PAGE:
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How to cook a filet mignon roast (with simple salad)

I’m trying something new today folks. Instead of my usual daily content, I decided it was time to test out the waters of YouTube. I couldn’t think of a better way than with homemade cooking videos.


I recorded this video back in January right after the holidays. And by “I” what I really mean is Mark. I’m lucky that he’s so supportive. Whenever I have an idea he jumps at the chance to help me. He’s also the driving force behind our healthy eating habits, so this post is dedicated to him.


Though many would regard red meat as unhealthy, filet mignon (otherwise known as beef tenderloin) is extremely lean. Pared with vegetables or salad, this type of food is generally what we eat when we’re trying to maintain our healthy diets.


The full recipe and cooking instructions can be found below.


I hope you enjoy the video, let me know what you think of the format in the comments.



For the roast

1 filet mignon roast (also known as beef tenderloin roast)

1 ½ tsp of sea salt

1 tsp cracked pepper

2 tbsp extra virgin olive oil or coconut oil

2 handfuls of wild mushrooms

2 onions, thinly sliced


For the salad

1 head of butter lettuce (or lettuce of your choice)

1 ½ – 2 tbsp of red or white wine vinegar

3-4 tbsp extra virgin olive oil

1 ½ tsp of sea salt

1 tsp cracked pepper

Any extra vegetables of your choice (radishes, cucumbers, etc.)



A heavy roasting pan

Thongs or spatula


Cutting board



First, pre-heat your oven to full whack (which is Jamie Oliver speak for as high as it will go).


You’re then going to want to get your roast prepared. Make sure it’s been resting at room temperature for at least 20 minutes if not longer (I like to let mine rest for upwards of an hour). If you cook the meat when it’s cold, it will shrivel up and become really tough to eat.


Cover the roast liberally with sea salt and freshly cracked pepper, on all sides. The roast will likely come wrapped in twine, just leave it on.


Put your roasting pan on your hob or stove top on medium high heat and add olive oil to the pan (about 1 ½ tbsp.).


When the oil start to glisten and shimmer, you know it’s getting hot. Put the roast in the pan and let it sear up. Searing is very important because it gives the meat a nice, flavourful coating. And with the salt and pepper on the roast it creates a nice crust.


Sear the meat on all sides (about 5-7 minutes in total).


Once the meat is fully seared, remove it from the roast and leave it to rest on a plate. Don’t worry about it getting cold as it’s going to go back into the roasting pan once we sauté up the mushrooms and onions.


At this point you might want to add a bit more oil to the pan, and turn it down to about medium. You want the pan to still be quite hot with lots of fat to properly fry up the vegetables.


Add the mushrooms and onions to the pan. Note: Please make sure you don’t wash your mushrooms. (Mushrooms are like sponges and any water you add to them they will absorb and become all watery and bland. If they’re dirty, just wipe them clean with a paper towel).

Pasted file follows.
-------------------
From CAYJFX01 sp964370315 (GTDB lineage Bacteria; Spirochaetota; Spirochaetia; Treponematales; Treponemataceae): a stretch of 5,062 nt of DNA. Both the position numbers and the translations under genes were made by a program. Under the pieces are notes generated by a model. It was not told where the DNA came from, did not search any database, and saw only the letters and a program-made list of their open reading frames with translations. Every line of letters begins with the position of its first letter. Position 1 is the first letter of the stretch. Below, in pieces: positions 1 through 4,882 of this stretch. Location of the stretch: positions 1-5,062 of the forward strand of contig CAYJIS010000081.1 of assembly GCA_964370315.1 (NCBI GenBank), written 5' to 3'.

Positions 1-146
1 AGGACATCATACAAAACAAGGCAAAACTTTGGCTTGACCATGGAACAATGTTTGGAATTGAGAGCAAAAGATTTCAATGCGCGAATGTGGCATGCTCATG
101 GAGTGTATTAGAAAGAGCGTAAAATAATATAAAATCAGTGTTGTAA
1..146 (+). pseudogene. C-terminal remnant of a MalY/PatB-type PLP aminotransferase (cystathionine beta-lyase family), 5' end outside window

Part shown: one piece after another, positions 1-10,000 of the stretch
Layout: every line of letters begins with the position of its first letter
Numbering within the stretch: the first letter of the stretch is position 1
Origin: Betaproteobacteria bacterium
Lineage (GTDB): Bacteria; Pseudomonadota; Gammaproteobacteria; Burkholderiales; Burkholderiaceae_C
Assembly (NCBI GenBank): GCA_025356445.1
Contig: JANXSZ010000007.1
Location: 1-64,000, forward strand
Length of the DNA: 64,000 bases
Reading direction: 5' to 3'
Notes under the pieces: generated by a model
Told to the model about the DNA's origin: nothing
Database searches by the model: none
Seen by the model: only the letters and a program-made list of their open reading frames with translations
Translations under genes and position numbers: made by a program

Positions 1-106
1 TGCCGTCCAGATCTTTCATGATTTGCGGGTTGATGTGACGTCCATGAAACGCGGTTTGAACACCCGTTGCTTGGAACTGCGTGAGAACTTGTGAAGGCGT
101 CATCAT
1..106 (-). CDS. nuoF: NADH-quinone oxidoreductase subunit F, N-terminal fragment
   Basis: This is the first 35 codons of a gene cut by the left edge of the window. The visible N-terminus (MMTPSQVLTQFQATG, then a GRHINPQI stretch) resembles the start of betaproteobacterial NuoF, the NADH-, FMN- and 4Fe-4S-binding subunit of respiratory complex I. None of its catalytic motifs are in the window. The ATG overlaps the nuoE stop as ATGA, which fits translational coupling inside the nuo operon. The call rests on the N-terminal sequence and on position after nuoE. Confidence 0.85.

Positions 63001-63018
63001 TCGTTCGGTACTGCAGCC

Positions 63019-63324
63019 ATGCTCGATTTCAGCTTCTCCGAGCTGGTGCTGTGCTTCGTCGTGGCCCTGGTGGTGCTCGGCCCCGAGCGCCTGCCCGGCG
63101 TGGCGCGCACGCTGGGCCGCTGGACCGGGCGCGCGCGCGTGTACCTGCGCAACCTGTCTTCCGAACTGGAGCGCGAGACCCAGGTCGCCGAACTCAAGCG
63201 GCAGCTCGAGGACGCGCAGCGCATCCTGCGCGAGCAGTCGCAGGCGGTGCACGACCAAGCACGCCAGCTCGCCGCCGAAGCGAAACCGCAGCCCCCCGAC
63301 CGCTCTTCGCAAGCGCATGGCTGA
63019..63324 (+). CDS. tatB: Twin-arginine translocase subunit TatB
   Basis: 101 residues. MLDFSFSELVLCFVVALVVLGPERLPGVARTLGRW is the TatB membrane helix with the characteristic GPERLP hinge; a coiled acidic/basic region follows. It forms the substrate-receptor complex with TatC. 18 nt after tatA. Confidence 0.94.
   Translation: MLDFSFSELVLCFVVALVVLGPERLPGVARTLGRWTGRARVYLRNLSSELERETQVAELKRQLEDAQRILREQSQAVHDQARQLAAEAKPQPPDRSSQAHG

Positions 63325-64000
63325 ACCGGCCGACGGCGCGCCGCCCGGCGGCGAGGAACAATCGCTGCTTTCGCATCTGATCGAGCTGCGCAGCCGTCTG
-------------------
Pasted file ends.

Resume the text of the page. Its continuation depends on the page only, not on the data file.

Cook them for 7-10 minutes or until they’re a dark golden colour.


Once they’re cooked, add the roast on top of the mushrooms and onions and put the roasting pan in the oven, and turn the temperature down to 180 degrees Celsius. Don’t forget to do this part otherwise you’ll ruin your roast.


Put the timer on for 15 minutes, and then start on your salad.


I like to make the dressing directly in the salad bowl and then toss the lettuce leaves on top. If you prefer you can make it in a separate bowl and just add it to the leaves later.


To make your dressing, start by adding the salt and pepper to the bowl. Next, add 1-2 tbsp of red or wine wine vinegar. Then grab your whisk (a fork would work too) and stream in the olive oil while you’re whisking. You want a vinegar-to-oil ratio of 1:3 to start. Whisk the dressing vigorously until it emulsifies. Taste it for seasoning and acidity levels. If it’s too tart (too much vinegar), then add some more oil. Add it slowly and in small amounts as you go.


Once the dressing is made just add to the leaves and vegetables and toss. I like to use my (clean) hands to mix it in with the dressing, but feel free to use salad tongs.


When the timer for the meat goes off, get the pan out of the over and remove the roast to a serving tray or plate. Cover it in tin foil (shiny side towards the meat) and a tea towel to keep it warm while it rests. It’s very very important to let your meat rest. Otherwise, if you carve it right away, all the juices will run from the meat and it will lose its flavor.


Let the meat rest for about 10 minutes. Once that’s done, carve it up into 1 ½ to 2 inch slices and serve with the roast drippings and salad.


Simple. 🙂

One Comment

  1. Vicki Vicki

    Wow! So professional in every way. Make more please…

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